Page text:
Road to recovery may be paved with higher interest rates, suggests Treasury Secretary Janet Yellen
Advocating for President Joe Biden’s ambitious $ 4 trillion spending proposals, Treasury Secretary Janet Yellen said policymakers should learn to familiarize themselves with the idea of moderate inflation, even if it means higher rates.
“If we ended up with a slightly higher interest rate environment, it would actually be a plus for the company’s point of view and the Fed’s point of view,” Yellen said in a statement. Bloomberg News interview Sunday. “We have been fighting for a decade against too low inflation and too low interest rates.
Arguing that the fear of fluctuating interest rates is overblown, Yellen asserts Federal Reserve Chairman Jerome Powell’s position that price hikes are transient and – so far, at least – remain within the policy objective of the central bank.
“Higher interest rates by themselves are not necessarily good for consumers. But if it’s the result of successful fiscal policy implementation, Yellen and other Democrats argue it’s perfectly correct, ”said Ben Koltun, research director at Beacon Policy Advisors.
But economists have raised concerns, with some suggesting that growth models healthy enough to support a reasonable amount of inflation are overly optimistic.
“If the economy were really booming, rates would naturally rise, but they weren’t,” said Joseph LaVorgna, managing director and chief economist of the Americas at Natixis. “To get higher rates, you have to have a strong economy. “
The impact of the pandemic on consumer behavior has skewed spending on durable goods by pushing it forward, LaVorgna said. He predicted that even an increase in the consumption of services over the next few quarters might not be enough to close this gap, as an unspecified amount of service sector spending could remain depressed if Americans remain reluctant to engage in any. activities with high levels of people-to-people contact.
Higher interest rates could spill over into the housing market – which is already facing higher prices due to supply constraints – and drive up borrowing costs across the board. Ted Rossman, senior industry analyst for CreditCards.com, said that even with the Fed’s benchmark interest rate close to zero, credit card customers haven’t really benefited.
“As much as we’ve been talking about a record interest rate environment, it hasn’t spread to credit cards,” he said, adding that the average APR for new card accounts is just over 16%. If the Fed were to raise interest rates sharply to contain inflation, borrowers could also see the cost of servicing their revolving debt rise.
LaVorgna speculated that Senate rules limiting spending Congress Democrats could push through without bipartisan support could ultimately lead to negotiations that dramatically reduce the size and scope of Biden’s economic agenda.
“This suggests to me that whatever bill passes, it will be… smaller. This will support the rate cut for two reasons, ”he said, as Wall Street’s expectations will be tempered and the Fed will be inclined to continue its accommodative monetary policy.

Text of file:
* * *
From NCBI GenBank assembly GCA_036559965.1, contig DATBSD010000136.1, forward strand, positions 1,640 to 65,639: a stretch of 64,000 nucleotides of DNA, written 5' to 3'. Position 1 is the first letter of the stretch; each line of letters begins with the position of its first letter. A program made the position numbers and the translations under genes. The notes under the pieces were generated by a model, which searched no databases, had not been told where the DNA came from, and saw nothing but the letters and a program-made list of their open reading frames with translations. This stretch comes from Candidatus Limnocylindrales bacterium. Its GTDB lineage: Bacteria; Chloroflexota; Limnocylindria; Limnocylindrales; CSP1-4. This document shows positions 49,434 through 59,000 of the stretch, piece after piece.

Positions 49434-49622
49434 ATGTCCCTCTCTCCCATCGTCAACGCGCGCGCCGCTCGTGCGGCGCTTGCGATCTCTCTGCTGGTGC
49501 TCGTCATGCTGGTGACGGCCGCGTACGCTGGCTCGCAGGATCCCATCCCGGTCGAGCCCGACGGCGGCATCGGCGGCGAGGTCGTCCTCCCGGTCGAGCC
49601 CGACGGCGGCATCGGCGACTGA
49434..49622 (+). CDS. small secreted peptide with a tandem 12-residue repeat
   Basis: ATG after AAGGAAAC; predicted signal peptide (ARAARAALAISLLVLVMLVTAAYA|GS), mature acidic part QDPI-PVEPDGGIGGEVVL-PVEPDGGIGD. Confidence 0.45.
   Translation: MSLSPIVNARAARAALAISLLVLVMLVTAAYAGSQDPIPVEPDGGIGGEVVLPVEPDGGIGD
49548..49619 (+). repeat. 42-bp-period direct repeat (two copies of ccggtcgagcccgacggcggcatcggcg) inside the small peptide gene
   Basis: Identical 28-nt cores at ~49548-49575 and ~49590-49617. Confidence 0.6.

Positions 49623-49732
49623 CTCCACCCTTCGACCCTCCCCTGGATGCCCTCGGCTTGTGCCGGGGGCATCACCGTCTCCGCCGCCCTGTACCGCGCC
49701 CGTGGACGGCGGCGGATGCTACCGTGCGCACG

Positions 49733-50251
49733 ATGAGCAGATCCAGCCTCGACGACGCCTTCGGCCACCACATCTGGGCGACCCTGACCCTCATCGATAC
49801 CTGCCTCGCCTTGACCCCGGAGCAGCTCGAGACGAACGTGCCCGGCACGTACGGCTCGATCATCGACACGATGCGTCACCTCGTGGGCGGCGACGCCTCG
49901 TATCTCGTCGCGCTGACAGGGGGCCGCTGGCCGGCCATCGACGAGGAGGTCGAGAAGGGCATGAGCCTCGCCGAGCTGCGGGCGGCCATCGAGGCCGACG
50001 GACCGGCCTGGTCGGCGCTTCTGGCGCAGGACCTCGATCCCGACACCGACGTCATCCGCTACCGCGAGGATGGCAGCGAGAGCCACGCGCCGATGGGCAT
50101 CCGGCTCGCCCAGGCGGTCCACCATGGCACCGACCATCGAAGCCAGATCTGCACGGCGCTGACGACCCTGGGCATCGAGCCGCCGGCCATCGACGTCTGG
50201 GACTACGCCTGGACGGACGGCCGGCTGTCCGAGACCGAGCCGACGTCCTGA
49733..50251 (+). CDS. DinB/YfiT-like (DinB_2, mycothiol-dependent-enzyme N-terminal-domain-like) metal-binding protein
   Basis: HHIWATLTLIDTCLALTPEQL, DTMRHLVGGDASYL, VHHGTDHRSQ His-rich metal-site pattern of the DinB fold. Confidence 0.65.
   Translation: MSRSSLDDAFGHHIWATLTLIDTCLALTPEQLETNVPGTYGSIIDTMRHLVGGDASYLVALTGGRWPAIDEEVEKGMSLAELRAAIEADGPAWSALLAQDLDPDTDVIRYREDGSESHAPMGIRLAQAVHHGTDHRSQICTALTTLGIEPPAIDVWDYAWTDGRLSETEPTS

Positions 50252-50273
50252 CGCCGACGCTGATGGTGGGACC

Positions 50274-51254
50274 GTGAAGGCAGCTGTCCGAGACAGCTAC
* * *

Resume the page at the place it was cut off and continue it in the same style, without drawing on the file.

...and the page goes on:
Such a degree of uncertainty has prompted policymakers to reassess their assumptions about the best methods to support the recovery.
“There has been a paradigm shift in the fiscal versus monetary policy debate in Democratic politics over how best to stimulate the economy,” Koltun said. In the past, “monetary policy was seen as the main force for economic growth”, but today “there are limits in a low rate world to what monetary policy can do,” he said. he declares.
The main limitation of monetary policy is that the Federal Reserve has the power to lend but not to spend, as the saying goes, which prompted the Biden administration and most Democratic lawmakers to embrace an unprecedented experiment of stimulating fiscal policy.
“Yellen is arguing for strong fiscal policy with the US Jobs Plan and the US Family Plan, as well as the US $ 1.9 trillion bailout,” Koltun said.
Yellen recently sought to reframe that total of $ 6 trillion in proposed spending, telling Bloomberg: “They are not meant to stimulate, they are meant to invest to meet the longstanding needs of our economy.”
Former Treasury Secretary and Director of the National Economic Council, Larry Summers, has been one of the most prominent figures in the Democratic establishment warning of the potential risk of soaring inflation. Summers called overheating the “main risk to the US economy” in a Washington Post Opinion Column last month titled “Inflation Risk is Real”.
“While continued relief efforts are essential, the focus of our macroeconomic policy must change,” he wrote, highlighting recent increases in consumer prices and inflation expectations. “The story here is not encouraging. Anytime the Fed braked hard enough to slow growth significantly, the economy went into recession. “
Yellen, the former chairman of the Federal Reserve herself, expressed confidence that Powell’s Fed can avoid that fate – a show of faith that could ultimately define her legacy as head of the Treasury Department. “It’s always a game of expectations,” Koltun said. “This is something that can be very difficult for the Federal Reserve to control.”